Tuesday, November 17, 2020

No Internal Monologue is a Thing

Over the years you may have noticed that I don't have a lot of patience with arguments or ideas that require consciousness to be based on or constrained by language. Some of that has to do with experiences from the cognitive science of the early 1990's that I felt gave way too much credence to "symbolic artificial intelligence." That mostly consisted of linguists arguing that if only you could get the word and symbol relationships right in your AI computer program, it would be the same thing as consciousness. I knew it was nonsense from the start, and it never really did work. As it turns out, a lot of time and money was expended on that particular doomed idea, when we probably should have started working on machine learning ten to twenty years before it became the focus of AI research.

While that story in and of itself isn't necessarily relevant to practicing and/or learning magick, how I knew it was nonsense from the start probably is. I don't think in words. I never have. Or at the very least, I don't think exclusively in words. I don't really have any sort of "inner monologue" that guides my thinking unless I deliberately create one - which, for example, is how I write fiction. I guess that a person with an internal monologue experiences the world kind of like how I experience writing a book. The difference is that for me, it requires some discipline to keep my thoughts running that way. Otherwise my focus expands and my thoughts turn back into - well, thoughts. They're kind of like a combination of images, abstract relationships, dynamic unfolding processes, and memories.

When I remember things I don't "hear" a description of the memory in my mind. I literally re-experience it, but without the same intensity of it actually happening. I can take "the experience" of that memory like an object and relate it dynamically to other memories, ideas, concepts, philosophical principles, and pretty much anything else that I can experience internally or externally - up to and including the sensory information I am processing in the moment. I talk about individual differences between magical practitioners a lot, because there are a lot of them, and while I don't have a set of experimental data to draw from in this respect, my guess is that whether you have an internal monologue or you don't likely makes a difference in how magick will work for you.

I have a degree in psychology from the early 1990's, so I've know since college that verbal and non-verbal thinkers exist for a long time, and have also long understood myself to be in the non-verbal camp - eve though I'm a reasonably good writer, which is a purely verbal art form. Lately, though, the distinction has hit social media and apparently a lot of people are quite surprised that the distinction exists at all.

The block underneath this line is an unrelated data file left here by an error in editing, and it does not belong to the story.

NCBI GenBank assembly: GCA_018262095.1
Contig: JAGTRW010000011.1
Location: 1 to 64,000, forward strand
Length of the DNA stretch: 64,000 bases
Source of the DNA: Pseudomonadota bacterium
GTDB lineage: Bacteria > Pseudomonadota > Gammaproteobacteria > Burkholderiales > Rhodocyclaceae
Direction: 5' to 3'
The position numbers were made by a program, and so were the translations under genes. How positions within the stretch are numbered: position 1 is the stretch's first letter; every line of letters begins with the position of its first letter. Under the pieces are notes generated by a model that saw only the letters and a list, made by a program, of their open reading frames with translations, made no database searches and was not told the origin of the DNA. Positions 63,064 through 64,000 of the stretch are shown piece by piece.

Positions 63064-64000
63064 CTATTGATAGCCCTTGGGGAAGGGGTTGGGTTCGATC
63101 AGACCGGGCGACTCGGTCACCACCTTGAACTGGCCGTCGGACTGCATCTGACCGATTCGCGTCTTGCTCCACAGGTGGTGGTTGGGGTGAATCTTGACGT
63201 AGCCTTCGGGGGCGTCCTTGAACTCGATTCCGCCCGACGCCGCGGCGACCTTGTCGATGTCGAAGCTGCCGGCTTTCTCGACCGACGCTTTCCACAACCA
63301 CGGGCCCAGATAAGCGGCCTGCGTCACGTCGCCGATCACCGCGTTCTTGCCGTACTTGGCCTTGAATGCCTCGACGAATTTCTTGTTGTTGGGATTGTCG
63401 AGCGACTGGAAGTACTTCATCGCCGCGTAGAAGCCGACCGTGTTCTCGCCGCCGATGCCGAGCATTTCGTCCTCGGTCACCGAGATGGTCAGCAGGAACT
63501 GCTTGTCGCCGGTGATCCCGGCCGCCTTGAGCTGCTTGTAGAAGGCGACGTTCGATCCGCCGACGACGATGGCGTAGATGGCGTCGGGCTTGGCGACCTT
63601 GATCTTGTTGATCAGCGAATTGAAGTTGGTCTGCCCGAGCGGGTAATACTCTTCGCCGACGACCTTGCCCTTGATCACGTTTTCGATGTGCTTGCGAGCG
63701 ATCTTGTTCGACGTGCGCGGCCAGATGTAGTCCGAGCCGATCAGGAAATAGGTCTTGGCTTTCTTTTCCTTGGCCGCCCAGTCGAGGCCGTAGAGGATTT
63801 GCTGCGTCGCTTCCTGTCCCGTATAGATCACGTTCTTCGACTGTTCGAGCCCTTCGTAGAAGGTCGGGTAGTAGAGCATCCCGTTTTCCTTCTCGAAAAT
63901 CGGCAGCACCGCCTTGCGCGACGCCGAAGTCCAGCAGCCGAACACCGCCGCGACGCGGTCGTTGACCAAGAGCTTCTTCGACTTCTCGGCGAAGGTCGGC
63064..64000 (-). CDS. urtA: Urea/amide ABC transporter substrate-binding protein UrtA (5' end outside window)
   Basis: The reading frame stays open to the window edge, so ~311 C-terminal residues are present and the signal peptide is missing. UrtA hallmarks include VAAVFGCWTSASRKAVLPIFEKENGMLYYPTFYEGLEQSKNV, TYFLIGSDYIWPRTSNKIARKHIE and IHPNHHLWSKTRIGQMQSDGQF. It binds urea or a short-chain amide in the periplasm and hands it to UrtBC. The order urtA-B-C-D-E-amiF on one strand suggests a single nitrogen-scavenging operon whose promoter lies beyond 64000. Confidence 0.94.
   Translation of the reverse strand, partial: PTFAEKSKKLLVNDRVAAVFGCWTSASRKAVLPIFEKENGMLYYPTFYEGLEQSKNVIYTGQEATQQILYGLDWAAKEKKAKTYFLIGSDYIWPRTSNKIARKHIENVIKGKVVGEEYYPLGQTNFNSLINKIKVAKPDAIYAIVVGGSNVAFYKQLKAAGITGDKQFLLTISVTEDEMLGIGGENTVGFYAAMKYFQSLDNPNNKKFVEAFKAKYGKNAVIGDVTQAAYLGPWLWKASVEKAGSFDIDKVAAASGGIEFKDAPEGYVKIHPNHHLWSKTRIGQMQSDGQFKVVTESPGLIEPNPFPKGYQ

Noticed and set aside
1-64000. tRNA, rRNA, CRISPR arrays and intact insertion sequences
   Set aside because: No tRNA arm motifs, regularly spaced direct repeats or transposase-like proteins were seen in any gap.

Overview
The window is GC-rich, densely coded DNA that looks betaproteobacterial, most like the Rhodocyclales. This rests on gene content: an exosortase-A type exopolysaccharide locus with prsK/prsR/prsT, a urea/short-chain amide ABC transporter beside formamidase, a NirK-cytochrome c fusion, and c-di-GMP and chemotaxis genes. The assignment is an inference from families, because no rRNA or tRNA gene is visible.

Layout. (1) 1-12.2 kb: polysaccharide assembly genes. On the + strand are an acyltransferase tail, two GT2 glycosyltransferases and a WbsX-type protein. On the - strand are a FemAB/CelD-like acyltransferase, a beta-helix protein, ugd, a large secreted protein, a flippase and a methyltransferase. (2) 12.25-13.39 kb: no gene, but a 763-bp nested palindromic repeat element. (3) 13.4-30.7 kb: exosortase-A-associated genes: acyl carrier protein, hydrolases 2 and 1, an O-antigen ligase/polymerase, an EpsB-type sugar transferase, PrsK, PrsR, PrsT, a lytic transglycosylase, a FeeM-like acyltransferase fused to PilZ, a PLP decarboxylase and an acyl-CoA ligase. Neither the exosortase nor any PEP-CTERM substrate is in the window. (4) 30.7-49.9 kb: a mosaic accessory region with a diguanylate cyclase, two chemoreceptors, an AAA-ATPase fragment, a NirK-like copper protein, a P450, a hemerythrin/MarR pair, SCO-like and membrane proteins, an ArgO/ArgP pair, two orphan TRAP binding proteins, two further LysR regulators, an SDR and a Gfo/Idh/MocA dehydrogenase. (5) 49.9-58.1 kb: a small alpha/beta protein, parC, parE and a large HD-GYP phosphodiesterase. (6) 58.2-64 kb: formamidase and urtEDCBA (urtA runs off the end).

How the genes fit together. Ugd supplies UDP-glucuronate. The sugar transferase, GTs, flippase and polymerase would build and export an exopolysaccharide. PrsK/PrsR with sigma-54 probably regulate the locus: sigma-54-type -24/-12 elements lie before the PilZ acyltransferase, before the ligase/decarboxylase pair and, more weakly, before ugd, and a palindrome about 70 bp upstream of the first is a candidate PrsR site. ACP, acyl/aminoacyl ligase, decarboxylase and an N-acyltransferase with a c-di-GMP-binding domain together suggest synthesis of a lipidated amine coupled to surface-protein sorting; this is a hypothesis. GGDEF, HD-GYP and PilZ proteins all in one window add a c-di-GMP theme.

Earlier this year, a lot of people were surprised to discover that some people don't have an internal monologue, while those people who don't were surprised to learn other people do. Having only ever lived in your own head, it's pretty weird to discover that other people think differently than you do.

For instance, I assumed that everyone else had an internal monologue, and like mine, that monologue is voiced by Patrick Stewart. To think that some people don't have a monologue portrayed by Captain Picard was weird enough, without discovering that they hear nothing at all. Shortly after everyone discovered the other group of thinkers exist, people started to explain to each other what their method of thinking is like, and how the other one is plain weird.

In one Reddit thread, user Vadermaulkylo posted, "Today, I told my mom that I have no internal monologue and she stared at me like I have three heads. Is having one common?" They confessed they had thought it was a fictional concept made up as a narrative device in the TV show Dexter (about a surprisingly teary psychopath).

After people had called the poor Redditor a non-playable character enough times to get it out of their systems, several people (including the OP) described what it's actually like to not have an internal monologue.

“So if your boss asks you to do something right at the point you were planning to leave work you don’t think ‘oh f***ing s**t b*lls what a pain? in your head, while saying ‘No problem at all boss,’ out loud?” one user asked. “No. Never had that," Vadermaulkylo responded. "If I’m asked to do something I don’t wanna do, I just get kinda frustrated but that’s about it. I don’t really think to myself.”

Others confirmed their experience was similar. "I’m the same way," said user GohanShmohan. "I don’t have any conscious thought about what I’m feeling, or any stream of dialogue describing it to myself. I just feel it. It’s like the inner dialogue is the middle man in my head, who just isn’t there."